2015

HomeProfessionalsCareer DevelopmentFellowsInnovations in Fellowship Education2015 ▶ Integrated Research and Education: Building Capacity for Multi-system Point of Care Ultrasound in Adult Critical Care Medicine
Integrated Research and Education: Building Capacity for Multi-system Point of Care Ultrasound in Adult Critical Care Medicine

University of Toronto Interdepartmental Division of Critical Care Medicine
Toronto, Ontario

Program Director: Andrew Steel, MD
Program Type: Critical Care Medicine
Abstract Authors: Alberto Goffi, MD, Warren Luksun, MD, Ghislaine Douflé, MD, Simon Abrahamson, MD


BACKGROUND
The use of Point of Care Ultrasonography (POCUS) has increased dramatically in critical care medicine. Although many organizations provide training standards and guidelines, increased research is needed to refine training requirements. We developed an expanded, multi-system POCUS program to meet these clinical and academic needs.

Our clinical programs include medical, surgical, and subspecialty (cardiovascular, neurosurgical, trauma, ECLS, solid organ/heme transplantation) patients, and, as such, we planned to develop advanced ultrasound modules involving these areas.

One hurdle faced by our program is 5 geographically separate sites. This necessitated developing tools for remote quality control, case reporting, and feedback.


METHODS - EDUCATION
For the past five years, using evidence and guideline based standards for training, we have developed a ultrasound curriculum that incorporates multi-system point of care ultrasonography (Table 1). The current structure includes a Basic (Year 1) and an Advanced (Year 2) program. Both Basic and Advanced programs are longitudinal with concurrent evaluation (Table 2).

Varied educational modalities were incorporated to improve trainee satisfaction and performance. Fundamental theory is taught via didactic lectures and pre-readings. Subsequent skills and knowledge are acquired in hands-on sessions with simulation and standardized patients. Group sessions are provided for image interpretation and bedside technical skills.

Written and performance based examinations are utilized. Multiple choice/short answer exams and script concordance testing are used to evaluate diagnostic and therapeutic integration of ultrasound findings compared to practitioners and experts.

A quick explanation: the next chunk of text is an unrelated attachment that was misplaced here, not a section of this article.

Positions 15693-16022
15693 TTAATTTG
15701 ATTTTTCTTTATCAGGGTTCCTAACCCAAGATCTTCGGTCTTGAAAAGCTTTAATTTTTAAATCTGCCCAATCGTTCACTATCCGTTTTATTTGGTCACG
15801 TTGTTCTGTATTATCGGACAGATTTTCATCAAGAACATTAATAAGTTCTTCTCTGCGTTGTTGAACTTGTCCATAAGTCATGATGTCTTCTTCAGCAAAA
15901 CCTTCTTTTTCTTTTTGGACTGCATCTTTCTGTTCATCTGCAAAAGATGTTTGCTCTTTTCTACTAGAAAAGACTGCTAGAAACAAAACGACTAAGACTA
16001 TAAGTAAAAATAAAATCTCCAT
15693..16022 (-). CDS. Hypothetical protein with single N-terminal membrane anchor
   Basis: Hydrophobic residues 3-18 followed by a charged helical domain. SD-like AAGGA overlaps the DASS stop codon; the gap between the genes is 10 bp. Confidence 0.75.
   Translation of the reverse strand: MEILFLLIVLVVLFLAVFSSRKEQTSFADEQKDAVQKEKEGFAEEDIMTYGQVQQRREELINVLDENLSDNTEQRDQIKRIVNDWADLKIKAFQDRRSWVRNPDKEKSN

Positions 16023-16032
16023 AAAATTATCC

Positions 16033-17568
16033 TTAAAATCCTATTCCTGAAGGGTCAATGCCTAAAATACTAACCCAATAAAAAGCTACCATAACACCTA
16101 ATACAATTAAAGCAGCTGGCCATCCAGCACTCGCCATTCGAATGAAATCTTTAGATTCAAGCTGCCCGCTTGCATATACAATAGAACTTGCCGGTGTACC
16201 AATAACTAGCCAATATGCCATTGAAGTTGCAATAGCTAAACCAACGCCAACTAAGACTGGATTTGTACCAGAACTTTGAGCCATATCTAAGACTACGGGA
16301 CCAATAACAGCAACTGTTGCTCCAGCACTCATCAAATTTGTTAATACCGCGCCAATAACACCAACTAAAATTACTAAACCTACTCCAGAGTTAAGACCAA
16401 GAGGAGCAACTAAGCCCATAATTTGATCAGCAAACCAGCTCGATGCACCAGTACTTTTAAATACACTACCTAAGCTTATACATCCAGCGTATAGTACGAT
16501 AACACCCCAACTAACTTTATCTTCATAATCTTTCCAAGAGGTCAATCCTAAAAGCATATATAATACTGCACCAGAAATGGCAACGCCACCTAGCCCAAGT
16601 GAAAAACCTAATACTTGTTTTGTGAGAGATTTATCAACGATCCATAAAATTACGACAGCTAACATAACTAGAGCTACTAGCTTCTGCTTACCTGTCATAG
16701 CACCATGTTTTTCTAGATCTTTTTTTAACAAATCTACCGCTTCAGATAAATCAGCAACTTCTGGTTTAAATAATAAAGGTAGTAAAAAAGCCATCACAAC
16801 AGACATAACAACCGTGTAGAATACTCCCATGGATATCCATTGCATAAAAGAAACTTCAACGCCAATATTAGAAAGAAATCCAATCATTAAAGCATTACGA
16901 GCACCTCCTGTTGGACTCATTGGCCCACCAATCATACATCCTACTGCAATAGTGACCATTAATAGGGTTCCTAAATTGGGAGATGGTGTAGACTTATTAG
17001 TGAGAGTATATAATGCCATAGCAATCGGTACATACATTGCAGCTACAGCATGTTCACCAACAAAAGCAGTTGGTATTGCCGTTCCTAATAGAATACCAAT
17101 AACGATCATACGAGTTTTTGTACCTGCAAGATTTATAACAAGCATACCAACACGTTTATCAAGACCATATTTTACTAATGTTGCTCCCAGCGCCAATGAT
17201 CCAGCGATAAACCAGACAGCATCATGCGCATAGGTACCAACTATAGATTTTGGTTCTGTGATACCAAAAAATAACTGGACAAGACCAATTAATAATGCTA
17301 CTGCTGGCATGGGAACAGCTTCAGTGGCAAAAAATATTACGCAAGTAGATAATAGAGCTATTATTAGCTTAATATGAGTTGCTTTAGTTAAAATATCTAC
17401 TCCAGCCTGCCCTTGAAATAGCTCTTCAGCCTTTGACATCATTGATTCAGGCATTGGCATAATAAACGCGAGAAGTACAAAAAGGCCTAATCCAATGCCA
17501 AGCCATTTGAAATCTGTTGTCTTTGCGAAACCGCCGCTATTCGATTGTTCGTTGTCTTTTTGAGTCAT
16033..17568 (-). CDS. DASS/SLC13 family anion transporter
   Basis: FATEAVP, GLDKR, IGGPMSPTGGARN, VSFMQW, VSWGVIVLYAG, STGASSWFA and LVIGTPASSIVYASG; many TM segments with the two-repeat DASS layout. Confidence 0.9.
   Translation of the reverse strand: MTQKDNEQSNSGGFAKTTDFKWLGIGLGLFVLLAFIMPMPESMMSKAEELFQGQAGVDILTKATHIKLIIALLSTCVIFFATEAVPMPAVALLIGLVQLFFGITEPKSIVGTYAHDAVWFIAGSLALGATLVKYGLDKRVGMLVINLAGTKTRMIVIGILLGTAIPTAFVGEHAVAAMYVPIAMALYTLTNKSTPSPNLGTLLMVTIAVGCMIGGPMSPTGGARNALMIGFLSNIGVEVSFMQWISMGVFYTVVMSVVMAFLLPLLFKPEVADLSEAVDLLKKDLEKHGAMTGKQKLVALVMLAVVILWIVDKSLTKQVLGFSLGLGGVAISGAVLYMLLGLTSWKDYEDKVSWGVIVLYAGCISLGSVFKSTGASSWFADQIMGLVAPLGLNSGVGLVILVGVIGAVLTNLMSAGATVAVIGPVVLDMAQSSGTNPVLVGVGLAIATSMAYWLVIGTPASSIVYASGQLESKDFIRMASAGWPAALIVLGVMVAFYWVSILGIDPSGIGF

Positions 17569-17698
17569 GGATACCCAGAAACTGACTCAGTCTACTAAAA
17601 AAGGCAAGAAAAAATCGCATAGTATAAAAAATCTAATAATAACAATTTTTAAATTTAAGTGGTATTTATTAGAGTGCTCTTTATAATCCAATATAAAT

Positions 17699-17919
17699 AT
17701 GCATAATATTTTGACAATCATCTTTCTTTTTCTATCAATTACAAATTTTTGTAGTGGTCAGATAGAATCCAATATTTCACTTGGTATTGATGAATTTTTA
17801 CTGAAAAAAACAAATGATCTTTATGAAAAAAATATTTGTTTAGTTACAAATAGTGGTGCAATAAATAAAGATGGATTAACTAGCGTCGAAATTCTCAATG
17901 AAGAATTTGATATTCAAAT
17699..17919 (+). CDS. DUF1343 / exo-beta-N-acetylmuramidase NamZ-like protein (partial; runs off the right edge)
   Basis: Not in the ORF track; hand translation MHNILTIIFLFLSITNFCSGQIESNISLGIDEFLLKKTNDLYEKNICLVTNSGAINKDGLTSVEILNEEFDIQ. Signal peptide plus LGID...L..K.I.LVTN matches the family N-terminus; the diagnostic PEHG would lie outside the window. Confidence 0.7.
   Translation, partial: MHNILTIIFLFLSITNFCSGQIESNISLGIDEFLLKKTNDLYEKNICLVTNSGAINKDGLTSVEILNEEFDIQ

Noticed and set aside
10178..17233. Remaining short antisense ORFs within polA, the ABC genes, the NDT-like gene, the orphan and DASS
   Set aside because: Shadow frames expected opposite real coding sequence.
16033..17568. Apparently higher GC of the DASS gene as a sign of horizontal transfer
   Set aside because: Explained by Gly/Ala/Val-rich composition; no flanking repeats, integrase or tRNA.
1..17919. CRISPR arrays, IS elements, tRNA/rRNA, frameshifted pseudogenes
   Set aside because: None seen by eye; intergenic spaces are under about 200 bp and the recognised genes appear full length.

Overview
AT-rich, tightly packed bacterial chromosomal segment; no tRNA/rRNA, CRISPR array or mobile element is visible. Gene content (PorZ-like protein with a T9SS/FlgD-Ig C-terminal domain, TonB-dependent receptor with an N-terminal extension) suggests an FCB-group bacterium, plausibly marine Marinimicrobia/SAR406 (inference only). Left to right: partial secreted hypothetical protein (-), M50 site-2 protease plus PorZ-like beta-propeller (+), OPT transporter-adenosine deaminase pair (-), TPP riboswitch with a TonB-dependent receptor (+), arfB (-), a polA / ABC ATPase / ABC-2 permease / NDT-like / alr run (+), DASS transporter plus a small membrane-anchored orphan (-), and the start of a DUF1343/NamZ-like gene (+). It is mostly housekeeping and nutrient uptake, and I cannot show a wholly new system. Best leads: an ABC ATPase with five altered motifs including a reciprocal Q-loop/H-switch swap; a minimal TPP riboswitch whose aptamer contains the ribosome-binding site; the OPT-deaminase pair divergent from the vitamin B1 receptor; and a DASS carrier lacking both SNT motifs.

Off-the-shelf, publically available solutions are used to submit saved clips. Portfolio evaluation is conducted by physicians with formal training/certification in echocardiography or POCUS.


RESULTS
This is the fifth year of our program, and 26 fellows are participating this year. Four months into this year’s curriculum, we have completed the introductory workshops and lectures on lung ultrasound and focused cardiac ultrasound (basic left and right ventricular function, pericardium, and fluid responsiveness assessments). Lecture, small group, and workshop attendance exceeds 90%. More than 50% of trainees have uploaded clips and reports for the portfolios.

During the second half of the year, we will focus on image interpretation and bedside and simulated acquisition (supervised and self-regulated). In addition to baseline knowledge testing, trainees have undergone two rounds of script concordance assessment.

We will conduct the certification exam in April 2015. We will use examination results and analysis of portfolios to develop learning curves and understand gains made by trainees.


CONCLUSIONS
Development of a multi-system, point-of-care ultrasonography educational program can be done with a concurrent research program. In addition to entry level ultrasound skills, this program offers a unique opportunity to develop an expanded skillset, including transcranial doppler, optic nerve ultrasound, transthoracic echocardiography, biliary ultrasound, and genito-urinary ultrasound.

The biggest barrier to implementation has been the high ratio of fellows to trained attendings. We will continue to build online content in the form of lectures, cases, exams, and portfolio submission to allow for increased distance supervision, sustainability, and transferability.

Future direction includes collaborating with World Interactive Network Focused On Critical Ultrasound (WINFOCUS) for certification. Accumulated evaluation data can be used to inform future training not only in our institution but also at others. We are specifically interested in the changes in judgment with script concordance test methodology exhibited by trainees as they progress through their fellowship.


Table 1: Components of Basic (Year 1) Program and Advanced (Year 2) Program

 Table 1


Table 2: Longitudinal Curriculum and Evaluation

 Table 2

APPENDIX 1

 

Last Reviewed: July 2016